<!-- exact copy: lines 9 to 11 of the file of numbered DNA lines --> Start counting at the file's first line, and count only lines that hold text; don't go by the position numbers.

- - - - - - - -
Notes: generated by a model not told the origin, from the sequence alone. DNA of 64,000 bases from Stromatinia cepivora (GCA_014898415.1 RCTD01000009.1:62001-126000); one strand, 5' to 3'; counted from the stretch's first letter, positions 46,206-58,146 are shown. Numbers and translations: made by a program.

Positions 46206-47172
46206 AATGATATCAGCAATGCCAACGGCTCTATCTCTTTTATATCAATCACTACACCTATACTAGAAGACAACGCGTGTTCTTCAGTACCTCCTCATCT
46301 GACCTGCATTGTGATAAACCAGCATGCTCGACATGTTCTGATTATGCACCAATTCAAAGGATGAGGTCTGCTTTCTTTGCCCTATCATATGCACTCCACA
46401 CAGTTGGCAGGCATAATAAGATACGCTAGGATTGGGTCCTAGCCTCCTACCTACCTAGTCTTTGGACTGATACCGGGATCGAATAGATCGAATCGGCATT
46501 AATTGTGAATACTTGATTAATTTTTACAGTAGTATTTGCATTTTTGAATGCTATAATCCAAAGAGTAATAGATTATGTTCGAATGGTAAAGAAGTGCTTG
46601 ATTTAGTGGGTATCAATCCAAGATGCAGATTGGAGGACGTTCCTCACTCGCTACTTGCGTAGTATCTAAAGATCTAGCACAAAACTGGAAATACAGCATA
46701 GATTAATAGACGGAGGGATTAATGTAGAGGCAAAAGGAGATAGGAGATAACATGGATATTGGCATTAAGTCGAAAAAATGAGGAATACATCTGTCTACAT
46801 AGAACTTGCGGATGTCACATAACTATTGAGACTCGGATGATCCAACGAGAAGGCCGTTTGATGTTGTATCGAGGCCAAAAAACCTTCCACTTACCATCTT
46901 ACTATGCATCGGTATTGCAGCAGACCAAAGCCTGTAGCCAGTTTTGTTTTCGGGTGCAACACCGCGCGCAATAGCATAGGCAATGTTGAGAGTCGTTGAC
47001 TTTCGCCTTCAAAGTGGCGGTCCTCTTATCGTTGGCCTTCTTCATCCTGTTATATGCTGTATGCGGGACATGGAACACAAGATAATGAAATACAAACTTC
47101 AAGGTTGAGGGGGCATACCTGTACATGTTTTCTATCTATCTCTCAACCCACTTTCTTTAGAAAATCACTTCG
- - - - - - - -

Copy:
46801 AGAACTTGCGGATGTCACATAACTATTGAGACTCGGATGATCCAACGAGAAGGCCGTTTGATGTTGTATCGAGGCCAAAAAACCTTCCACTTACCATCTT
46901 ACTATGCATCGGTATTGCAGCAGACCAAAGCCTGTAGCCAGTTTTGTTTTCGGGTGCAACACCGCGCGCAATAGCATAGGCAATGTTGAGAGTCGTTGAC
47001 TTTCGCCTTCAAAGTGGCGGTCCTCTTATCGTTGGCCTTCTTCATCCTGTTATATGCTGTATGCGGGACATGGAACACAAGATAATGAAATACAAACTTC